As far as terrorism is concerned, both of Italy’s neighbors, France and Belgium, have been the target of terrorist attacks in recent years. This has caused Italy to increase security in almost every major city, but a terrorist attack has yet to occur in the country. There have, however, been isolated cases of domestic terrorism. Attacks carried out by the extreme left-wing and secessionist groups have been aimed, not at tourists or third country nationals, but rather at official Italian targets, usually with small bombs or incendiary devices, but this remains rare.
Non-violent Crime in Italy
Italy experiences higher levels of petty, non-violent crimes like bag snatching or pick-pocketing which largely affects women and the elderly as they are seen as easier targets for thieves. This tends to be concentrated in major cities, with the biggest culprits being in Rome and Naples. Milan experiences this as well, but—recently—to a lesser degree as the presence of police and military personnel has increased over the years. It is still best to pay attention to your surroundings in any situation. Be aware that pickpockets and other thieves can use any number of methods to distract you while attempting to grab your belongings.
The general advice is: do not walk by yourself at night, leave your valuables unattended or carry all your money in one place. It is also recommended, if you are carrying a wallet or cellphone, to carry it in your front pocket and not to place anything in the back pockets of your pants. If you are carrying a handbag, it is safer to wear it crossbody rather than over the shoulder or by hand, this is enough to deter most thieves searching for an easy target.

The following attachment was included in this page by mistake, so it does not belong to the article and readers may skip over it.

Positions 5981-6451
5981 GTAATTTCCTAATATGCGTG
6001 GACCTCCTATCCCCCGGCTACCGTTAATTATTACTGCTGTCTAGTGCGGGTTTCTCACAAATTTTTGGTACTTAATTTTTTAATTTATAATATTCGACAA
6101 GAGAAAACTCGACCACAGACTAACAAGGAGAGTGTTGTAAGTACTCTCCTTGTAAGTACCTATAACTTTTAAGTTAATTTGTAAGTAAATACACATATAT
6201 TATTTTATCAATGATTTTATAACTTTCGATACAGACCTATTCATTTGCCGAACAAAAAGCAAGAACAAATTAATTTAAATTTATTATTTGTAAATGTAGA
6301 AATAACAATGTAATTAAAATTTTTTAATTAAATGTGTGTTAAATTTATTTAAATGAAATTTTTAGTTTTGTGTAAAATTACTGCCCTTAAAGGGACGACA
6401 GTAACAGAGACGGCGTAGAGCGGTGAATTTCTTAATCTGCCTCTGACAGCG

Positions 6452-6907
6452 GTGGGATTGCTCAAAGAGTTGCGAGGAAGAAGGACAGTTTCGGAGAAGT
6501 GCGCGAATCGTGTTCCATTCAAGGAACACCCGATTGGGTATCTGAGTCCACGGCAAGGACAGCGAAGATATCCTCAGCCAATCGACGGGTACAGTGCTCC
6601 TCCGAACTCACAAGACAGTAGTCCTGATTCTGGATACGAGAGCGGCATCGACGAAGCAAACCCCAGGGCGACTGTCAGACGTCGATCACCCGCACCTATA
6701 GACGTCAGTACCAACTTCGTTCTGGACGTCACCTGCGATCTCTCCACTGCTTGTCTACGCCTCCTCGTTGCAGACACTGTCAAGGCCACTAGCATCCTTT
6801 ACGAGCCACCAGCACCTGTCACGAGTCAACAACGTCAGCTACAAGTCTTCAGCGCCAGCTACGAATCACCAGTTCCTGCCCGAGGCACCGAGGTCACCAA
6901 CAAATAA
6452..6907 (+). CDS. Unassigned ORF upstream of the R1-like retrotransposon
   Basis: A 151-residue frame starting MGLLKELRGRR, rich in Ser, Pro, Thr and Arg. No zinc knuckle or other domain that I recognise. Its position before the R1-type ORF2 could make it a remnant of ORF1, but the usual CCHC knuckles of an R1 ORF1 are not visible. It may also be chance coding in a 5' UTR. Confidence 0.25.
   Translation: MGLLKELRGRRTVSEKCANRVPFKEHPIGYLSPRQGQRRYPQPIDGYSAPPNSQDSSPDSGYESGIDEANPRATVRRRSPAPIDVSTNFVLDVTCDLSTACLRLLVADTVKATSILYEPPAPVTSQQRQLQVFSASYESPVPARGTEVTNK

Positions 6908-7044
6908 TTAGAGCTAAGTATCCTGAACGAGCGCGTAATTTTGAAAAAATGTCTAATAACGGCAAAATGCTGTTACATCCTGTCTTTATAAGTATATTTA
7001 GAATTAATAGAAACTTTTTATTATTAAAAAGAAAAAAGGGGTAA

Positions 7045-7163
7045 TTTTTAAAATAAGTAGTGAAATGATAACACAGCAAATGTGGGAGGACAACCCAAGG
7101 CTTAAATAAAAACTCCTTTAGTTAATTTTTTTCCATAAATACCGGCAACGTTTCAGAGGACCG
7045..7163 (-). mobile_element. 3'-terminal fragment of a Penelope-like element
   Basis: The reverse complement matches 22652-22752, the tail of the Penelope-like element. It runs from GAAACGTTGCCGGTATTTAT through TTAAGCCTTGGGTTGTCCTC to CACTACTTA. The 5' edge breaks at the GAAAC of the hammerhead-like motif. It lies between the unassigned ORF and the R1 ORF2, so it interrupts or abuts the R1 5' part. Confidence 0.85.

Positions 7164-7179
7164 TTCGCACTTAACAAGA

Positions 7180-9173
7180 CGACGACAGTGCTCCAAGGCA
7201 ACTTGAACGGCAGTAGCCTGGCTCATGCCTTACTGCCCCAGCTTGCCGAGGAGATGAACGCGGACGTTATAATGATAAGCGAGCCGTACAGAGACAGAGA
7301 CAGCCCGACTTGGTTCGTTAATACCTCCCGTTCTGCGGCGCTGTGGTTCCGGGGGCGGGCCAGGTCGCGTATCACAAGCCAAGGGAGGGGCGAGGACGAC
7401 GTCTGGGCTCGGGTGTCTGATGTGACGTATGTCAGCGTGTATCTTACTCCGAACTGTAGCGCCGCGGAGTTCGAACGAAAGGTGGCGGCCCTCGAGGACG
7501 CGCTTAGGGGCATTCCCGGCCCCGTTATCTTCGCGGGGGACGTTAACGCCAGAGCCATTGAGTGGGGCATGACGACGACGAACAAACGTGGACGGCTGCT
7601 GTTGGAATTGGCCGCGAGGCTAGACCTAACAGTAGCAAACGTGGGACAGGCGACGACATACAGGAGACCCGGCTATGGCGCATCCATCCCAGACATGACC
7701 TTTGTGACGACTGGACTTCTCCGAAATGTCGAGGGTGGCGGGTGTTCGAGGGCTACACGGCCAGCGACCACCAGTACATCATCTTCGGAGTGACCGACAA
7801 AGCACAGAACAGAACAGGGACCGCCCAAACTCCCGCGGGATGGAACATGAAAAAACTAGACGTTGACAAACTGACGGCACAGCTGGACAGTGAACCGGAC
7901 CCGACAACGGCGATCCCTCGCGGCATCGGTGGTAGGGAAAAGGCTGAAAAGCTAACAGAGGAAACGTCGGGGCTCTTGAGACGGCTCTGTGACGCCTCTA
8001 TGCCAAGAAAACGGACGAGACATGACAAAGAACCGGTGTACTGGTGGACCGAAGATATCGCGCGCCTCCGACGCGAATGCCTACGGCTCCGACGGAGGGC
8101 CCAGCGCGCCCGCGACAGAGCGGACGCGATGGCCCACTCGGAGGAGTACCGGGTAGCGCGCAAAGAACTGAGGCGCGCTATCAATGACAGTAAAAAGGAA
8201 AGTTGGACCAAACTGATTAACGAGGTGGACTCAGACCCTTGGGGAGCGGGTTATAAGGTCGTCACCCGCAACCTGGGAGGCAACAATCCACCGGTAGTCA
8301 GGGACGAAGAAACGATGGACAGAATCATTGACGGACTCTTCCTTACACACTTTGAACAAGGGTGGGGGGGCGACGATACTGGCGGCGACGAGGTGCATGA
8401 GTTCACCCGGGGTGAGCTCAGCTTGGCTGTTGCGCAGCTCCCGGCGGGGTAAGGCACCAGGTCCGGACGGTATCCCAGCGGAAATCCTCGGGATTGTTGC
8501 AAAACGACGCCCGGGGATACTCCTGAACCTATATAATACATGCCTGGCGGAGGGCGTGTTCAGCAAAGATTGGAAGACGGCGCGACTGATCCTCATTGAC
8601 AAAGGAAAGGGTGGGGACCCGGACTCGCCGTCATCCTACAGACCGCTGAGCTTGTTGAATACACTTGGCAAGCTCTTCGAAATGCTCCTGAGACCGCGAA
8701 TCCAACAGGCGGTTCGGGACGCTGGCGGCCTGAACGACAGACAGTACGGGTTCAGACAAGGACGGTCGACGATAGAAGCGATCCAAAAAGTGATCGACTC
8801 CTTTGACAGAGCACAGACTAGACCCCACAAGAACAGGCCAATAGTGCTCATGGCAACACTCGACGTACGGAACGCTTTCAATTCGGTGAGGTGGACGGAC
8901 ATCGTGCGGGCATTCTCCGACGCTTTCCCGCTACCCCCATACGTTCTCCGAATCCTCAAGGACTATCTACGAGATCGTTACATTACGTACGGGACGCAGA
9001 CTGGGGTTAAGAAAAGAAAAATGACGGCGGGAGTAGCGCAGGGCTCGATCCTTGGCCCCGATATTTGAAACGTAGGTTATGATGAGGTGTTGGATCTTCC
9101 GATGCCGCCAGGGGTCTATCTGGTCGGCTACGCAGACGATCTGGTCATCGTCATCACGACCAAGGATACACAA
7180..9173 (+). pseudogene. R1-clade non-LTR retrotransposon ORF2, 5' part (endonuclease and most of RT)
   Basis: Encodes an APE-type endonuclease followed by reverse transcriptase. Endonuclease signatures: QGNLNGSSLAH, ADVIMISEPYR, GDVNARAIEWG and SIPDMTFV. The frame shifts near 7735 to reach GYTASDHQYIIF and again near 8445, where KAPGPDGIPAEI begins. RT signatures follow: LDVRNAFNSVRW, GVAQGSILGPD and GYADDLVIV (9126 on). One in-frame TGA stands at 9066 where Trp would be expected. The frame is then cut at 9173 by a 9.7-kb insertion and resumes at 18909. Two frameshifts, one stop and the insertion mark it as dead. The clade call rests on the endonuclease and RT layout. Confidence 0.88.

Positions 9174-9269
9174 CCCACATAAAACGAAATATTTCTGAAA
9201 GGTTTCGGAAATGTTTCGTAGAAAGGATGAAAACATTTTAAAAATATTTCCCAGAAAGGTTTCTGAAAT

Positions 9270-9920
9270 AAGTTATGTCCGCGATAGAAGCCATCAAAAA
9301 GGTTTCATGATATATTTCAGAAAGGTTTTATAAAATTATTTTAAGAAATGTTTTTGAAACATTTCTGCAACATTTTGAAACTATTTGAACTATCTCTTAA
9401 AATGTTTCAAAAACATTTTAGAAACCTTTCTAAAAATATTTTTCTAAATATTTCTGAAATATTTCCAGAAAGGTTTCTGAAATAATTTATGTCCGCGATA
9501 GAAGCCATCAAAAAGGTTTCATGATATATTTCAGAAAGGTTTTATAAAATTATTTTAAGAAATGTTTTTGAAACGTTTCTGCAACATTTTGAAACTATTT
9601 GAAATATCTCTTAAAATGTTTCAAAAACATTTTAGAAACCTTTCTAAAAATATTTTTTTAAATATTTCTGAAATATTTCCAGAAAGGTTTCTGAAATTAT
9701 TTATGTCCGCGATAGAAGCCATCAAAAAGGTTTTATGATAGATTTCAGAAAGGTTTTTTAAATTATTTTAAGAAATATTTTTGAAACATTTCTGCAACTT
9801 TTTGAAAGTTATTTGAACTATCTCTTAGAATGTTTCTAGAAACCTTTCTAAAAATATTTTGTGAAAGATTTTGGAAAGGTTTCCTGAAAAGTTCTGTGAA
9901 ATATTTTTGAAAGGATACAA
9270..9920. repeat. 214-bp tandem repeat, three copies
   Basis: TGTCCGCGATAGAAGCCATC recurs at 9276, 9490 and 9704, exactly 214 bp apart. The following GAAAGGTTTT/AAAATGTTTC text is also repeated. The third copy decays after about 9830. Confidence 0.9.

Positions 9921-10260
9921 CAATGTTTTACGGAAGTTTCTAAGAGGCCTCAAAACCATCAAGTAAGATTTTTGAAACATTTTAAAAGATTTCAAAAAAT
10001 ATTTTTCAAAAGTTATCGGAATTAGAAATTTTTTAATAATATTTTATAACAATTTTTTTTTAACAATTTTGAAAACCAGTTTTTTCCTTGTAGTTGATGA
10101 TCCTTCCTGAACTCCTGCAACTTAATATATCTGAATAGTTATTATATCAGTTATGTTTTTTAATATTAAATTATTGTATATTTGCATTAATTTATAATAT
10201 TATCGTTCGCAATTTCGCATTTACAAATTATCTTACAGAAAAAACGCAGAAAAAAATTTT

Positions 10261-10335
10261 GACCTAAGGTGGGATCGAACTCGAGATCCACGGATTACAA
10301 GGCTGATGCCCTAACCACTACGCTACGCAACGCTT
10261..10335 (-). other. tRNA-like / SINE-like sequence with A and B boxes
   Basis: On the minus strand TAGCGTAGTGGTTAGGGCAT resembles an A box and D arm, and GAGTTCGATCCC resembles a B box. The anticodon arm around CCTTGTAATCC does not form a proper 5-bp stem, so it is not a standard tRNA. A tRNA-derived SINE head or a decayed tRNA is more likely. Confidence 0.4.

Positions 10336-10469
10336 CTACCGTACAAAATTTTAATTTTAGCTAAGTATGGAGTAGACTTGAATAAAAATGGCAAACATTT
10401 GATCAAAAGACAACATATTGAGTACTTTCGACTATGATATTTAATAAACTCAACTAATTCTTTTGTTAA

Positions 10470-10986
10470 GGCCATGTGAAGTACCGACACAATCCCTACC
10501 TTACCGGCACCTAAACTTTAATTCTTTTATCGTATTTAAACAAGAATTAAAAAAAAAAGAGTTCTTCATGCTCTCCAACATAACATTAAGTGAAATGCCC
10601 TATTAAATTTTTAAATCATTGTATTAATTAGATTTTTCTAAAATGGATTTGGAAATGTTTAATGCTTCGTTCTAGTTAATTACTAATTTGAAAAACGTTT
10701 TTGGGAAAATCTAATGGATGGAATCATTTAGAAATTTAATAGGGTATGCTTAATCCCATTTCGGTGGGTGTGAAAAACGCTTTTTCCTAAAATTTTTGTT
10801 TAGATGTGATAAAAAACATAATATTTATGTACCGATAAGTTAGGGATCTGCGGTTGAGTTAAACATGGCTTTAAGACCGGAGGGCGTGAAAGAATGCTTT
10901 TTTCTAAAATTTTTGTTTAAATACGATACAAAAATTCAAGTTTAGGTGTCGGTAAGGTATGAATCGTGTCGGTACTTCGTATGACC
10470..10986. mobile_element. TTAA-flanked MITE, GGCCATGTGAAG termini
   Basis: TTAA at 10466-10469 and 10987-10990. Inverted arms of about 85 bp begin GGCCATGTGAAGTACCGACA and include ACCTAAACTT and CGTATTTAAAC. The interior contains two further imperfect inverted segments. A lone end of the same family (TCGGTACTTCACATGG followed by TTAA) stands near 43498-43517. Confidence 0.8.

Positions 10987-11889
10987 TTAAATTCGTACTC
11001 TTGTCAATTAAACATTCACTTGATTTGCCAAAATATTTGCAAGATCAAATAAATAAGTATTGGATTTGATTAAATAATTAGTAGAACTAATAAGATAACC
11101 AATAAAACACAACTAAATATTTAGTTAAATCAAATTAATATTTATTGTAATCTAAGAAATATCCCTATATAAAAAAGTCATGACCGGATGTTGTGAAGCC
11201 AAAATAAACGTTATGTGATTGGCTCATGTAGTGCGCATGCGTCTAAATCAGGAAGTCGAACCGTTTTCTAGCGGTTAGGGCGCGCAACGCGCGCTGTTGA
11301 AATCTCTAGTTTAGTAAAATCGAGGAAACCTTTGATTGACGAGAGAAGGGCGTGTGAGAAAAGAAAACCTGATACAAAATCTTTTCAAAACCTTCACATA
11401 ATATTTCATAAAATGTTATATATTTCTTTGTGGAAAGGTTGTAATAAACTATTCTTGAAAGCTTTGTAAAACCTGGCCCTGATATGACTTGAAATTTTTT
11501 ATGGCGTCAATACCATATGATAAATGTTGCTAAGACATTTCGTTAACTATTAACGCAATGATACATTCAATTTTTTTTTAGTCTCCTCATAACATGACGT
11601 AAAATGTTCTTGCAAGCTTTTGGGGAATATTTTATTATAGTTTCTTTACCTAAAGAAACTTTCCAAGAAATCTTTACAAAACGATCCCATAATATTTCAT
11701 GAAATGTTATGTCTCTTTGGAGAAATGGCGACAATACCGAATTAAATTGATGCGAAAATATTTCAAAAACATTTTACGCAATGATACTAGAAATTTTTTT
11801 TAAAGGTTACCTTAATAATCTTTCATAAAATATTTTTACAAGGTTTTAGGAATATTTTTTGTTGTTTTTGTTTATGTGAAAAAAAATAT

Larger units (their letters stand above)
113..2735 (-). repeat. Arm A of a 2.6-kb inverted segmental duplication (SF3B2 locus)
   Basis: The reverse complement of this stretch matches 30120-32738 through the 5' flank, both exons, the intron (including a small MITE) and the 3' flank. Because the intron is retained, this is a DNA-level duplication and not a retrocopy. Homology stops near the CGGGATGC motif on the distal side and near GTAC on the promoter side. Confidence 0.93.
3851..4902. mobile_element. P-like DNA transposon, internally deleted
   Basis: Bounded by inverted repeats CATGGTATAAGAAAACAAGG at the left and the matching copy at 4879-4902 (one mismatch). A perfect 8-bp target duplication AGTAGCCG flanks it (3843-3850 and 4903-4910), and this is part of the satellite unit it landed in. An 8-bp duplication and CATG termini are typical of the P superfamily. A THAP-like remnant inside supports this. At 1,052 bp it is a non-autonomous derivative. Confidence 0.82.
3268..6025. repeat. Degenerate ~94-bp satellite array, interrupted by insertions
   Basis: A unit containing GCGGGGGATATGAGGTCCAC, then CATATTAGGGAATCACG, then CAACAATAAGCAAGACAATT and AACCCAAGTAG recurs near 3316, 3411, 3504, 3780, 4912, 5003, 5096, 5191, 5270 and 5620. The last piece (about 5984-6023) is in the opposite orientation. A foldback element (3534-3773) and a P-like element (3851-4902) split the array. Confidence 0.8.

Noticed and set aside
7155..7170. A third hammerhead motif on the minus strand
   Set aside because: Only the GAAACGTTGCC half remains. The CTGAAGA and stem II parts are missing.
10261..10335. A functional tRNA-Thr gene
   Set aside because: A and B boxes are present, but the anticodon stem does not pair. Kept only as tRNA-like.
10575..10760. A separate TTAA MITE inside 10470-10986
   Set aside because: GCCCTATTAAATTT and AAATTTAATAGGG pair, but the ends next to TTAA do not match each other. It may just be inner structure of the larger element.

Depending on where you are in Italy, there are different potential natural disasters that can occur. While there are active volcanoes, those of little importance, unless you want to visit them! Sicily, for example, is prone to forest fires, particularly in the summer months when much of the foliage has dried out. Whether the fires are intentional or not is still up to debate, but they occur nevertheless and of the three natural disasters Italy suffers from, this is the most common. The fires are, needless to say, dangerous and unpredictable. If you enjoy hiking or outdoor activities, be sure to check with authorities that the area you are heading to is safe.